If you rent a house or an apartment, you
might think you don't need insurance because you don't own
the building. Your landlord has coverage, right? Probably.
But your landlord's insurance only covers the building, not
your belongings. Without insurance of your own, you could be
left with nothing in the event of a fire or burglary. And
what if a friend slips on your bathroom floor and hits his
head on the bathtub? Your landlord's insurance won't pay for
his medical expenses, either.
What is it?
Renters insurance (HO-4) is a special kind of homeowners
insurance. It provides no coverage for the building itself.
Instead, it covers your personal possessions if you rent a
house or apartment and offers a level of liability
What is covered?
Standard renters insurance policies only cover losses which
result from any of 17 "named perils." If your
property is lost or damaged as a result of one of these
perils, your insurance company will compensate you for your
loss. The covered perils are as follows:
- Fire or lightning
- Windstorm or hail
- Riot or civil disturbance
- Vandalism or malicious mischief
- Broken glass
- Volcanic eruption
- Falling objects
- Weight of ice, snow, or sleet
- Accidental discharge or overflow of
- Sudden and accidental tearing apart
- Artificially generated electrical
What is not covered?
It should go without saying that losses caused by any other
event are not covered. However, most renters insurance
policies go a step further, listing specific events which
the policy does not cover. Typical exclusions include:
- Enforcement of building codes and
- Power failure
- Nuclear hazard
- Intentional acts
If you live in an area prone to
earthquakes or flooding, you should consider purchasing a
separate policy to insure your possessions against damage
caused by these hazards.
Replacement cost vs. Actual cash value
These may sound like highly technical terms, but they are
actually very important in determining how much money you
will get if you ever have to file a claim. When you get a
quote you should always make sure you know which type of
coverage is being described.
Actual cash value coverage reimburses you
for only the amount your property was worth when it was
stolen, damaged, or destroyed. This means that if all your
clothes suffer smoke damage in a fire, your insurance
company probably won't pay much more than you could've made
at a garage sale - not the $4,000 you spent over the last
six years to create the perfect wardrobe.
Replacement cost coverage, on the other
hand, reimburses you for the amount it will cost to replace
your property. If you bought a $400 television two years
ago, you'll receive enough money to go out and buy another
television just like the old one. Replacement cost coverage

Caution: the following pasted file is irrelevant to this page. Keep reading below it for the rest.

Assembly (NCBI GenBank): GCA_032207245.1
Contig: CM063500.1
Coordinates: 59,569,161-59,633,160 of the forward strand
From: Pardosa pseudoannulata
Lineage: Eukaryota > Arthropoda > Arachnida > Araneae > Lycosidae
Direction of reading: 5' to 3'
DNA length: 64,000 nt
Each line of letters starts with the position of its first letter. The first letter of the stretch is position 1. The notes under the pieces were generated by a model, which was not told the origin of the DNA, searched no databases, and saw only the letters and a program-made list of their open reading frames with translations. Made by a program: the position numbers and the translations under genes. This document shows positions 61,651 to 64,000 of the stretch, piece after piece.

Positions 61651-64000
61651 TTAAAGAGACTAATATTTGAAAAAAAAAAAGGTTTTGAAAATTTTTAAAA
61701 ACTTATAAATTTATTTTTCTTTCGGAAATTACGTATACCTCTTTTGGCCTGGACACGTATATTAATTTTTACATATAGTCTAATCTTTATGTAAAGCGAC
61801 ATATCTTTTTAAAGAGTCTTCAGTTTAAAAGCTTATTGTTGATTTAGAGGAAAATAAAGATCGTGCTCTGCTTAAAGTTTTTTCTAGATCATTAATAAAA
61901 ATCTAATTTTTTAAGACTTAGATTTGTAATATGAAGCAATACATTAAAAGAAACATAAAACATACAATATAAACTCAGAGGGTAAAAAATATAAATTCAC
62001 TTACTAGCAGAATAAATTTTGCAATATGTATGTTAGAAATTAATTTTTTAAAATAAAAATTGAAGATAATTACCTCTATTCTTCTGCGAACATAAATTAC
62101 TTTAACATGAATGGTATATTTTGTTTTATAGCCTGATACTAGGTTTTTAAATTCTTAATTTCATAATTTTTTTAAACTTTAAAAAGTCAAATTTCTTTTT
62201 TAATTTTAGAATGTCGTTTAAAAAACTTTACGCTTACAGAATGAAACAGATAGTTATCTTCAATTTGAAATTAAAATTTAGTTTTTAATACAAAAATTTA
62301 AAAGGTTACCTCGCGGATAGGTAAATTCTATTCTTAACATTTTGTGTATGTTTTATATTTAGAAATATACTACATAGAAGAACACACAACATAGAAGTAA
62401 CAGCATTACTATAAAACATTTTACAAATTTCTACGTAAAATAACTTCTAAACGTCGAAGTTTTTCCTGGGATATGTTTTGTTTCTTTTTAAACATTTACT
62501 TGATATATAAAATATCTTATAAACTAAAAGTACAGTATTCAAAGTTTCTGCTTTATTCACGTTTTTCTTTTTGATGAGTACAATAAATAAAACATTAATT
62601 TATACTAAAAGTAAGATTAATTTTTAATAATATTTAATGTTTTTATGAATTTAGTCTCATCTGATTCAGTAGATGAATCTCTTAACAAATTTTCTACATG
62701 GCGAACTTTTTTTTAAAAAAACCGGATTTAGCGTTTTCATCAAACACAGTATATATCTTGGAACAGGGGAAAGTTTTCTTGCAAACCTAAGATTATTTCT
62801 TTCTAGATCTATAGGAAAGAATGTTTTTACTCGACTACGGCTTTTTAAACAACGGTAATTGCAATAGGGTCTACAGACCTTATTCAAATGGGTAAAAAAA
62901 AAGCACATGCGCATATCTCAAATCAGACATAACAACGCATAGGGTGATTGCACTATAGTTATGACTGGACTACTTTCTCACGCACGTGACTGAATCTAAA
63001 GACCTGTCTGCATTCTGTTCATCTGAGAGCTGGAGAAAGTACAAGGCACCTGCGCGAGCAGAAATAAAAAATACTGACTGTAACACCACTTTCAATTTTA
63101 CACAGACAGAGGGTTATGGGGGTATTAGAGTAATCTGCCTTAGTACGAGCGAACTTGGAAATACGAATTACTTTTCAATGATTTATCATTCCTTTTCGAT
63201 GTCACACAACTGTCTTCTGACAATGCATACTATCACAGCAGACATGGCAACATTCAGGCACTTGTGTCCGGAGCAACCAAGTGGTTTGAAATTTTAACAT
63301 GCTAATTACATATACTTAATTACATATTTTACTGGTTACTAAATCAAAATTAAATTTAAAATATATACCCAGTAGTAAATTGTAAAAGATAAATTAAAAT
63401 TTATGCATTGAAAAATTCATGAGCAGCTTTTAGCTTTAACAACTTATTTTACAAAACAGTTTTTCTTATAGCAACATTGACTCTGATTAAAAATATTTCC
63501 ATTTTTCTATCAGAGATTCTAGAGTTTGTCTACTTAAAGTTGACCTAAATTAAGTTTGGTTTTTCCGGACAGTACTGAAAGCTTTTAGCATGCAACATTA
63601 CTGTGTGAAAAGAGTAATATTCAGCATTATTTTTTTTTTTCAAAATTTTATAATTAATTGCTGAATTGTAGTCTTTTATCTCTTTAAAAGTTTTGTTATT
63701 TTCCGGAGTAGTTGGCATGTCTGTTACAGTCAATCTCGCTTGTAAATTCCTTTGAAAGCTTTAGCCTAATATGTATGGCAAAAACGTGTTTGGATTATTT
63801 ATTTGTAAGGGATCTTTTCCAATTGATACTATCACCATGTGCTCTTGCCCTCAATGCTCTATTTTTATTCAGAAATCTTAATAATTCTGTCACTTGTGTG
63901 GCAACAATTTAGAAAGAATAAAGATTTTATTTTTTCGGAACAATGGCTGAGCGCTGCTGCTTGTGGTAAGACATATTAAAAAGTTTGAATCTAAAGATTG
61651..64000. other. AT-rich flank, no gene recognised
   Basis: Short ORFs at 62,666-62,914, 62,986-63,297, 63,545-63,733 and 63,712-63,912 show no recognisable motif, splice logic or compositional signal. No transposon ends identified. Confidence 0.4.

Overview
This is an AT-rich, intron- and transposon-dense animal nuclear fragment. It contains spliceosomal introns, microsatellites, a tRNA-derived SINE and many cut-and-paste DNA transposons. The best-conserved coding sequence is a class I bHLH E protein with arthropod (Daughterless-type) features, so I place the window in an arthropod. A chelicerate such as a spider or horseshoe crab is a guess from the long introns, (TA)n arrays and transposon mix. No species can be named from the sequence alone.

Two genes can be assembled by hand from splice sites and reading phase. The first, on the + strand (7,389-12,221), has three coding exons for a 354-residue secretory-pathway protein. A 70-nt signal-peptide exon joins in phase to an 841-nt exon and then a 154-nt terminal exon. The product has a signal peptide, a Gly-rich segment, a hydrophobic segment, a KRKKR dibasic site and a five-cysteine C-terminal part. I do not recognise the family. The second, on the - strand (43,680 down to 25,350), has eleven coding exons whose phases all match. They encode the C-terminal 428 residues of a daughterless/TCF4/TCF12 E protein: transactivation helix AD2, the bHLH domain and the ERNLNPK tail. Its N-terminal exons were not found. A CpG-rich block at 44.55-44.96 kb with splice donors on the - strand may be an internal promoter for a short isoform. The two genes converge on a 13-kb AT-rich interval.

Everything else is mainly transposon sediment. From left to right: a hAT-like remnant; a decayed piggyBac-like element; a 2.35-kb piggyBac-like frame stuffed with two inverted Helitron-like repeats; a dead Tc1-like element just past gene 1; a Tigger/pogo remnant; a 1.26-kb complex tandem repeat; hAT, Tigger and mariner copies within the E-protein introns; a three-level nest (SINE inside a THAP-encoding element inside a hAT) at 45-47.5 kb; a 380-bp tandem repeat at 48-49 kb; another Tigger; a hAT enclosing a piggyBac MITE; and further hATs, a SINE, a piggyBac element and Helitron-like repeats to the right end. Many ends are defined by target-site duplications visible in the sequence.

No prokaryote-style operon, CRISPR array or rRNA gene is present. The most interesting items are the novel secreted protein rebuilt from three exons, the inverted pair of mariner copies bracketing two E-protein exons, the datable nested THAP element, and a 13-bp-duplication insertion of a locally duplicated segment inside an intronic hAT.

typically pays significantly more than actual cash value
Like any type of insurance, your renters insurance policy
places a limit on the amount it will pay out. Coverage
levels can typically start somewhere around $15,000 and go
up from there. As you increase your level of coverage, your
premiums will increase as well.
In addition, insurance companies have
per-category limits for certain items such as jewelry,
antiques, computer equipment. If the value of your property
exceeds these limits, you will want to get an appraisal
proving its worth. You can then purchase an additional rider
to cover the full value of your property.
Renters insurance also provides liability coverage. A
typical renters insurance policy covers you for accidents
and injuries that occur in your home, as well as accidents
outside of your home that are caused by you or your
property. (This does not include automobile
accidents.) This liability coverage includes legal defense
costs, if you are taken to court over such an accident.
Additional living expenses
If your house or apartment is unlivable as a result of any
of the 17 named perils, renters insurance will typically
cover your "additional living expenses." That
means that it will pay for you to live somewhere else
(usually in a comparable house or apartment) while your home
is being repaired. The dollar limit on this type of coverage
is stated within the policy. There may also be a time limit
on this type of coverage.
What does it cost?
The cost of renters insurance varies greatly depending on
such factors as where you live, the construction of the
building, your deductible, and how much insurance coverage
you need. But renters insurance is much less expensive than
homeowners insurance. Replacement cost coverage is somewhat
more expensive than actual cash value coverage, but in the
event of a catastrophic loss is always worth the extra
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Please Note: The
information contained in this Web site is provided solely as a source of
general information and resource. It is a not a statement of
contract and coverage may not apply in all areas or circumstances. For a complete
description of coverages, always read the insurance policy, including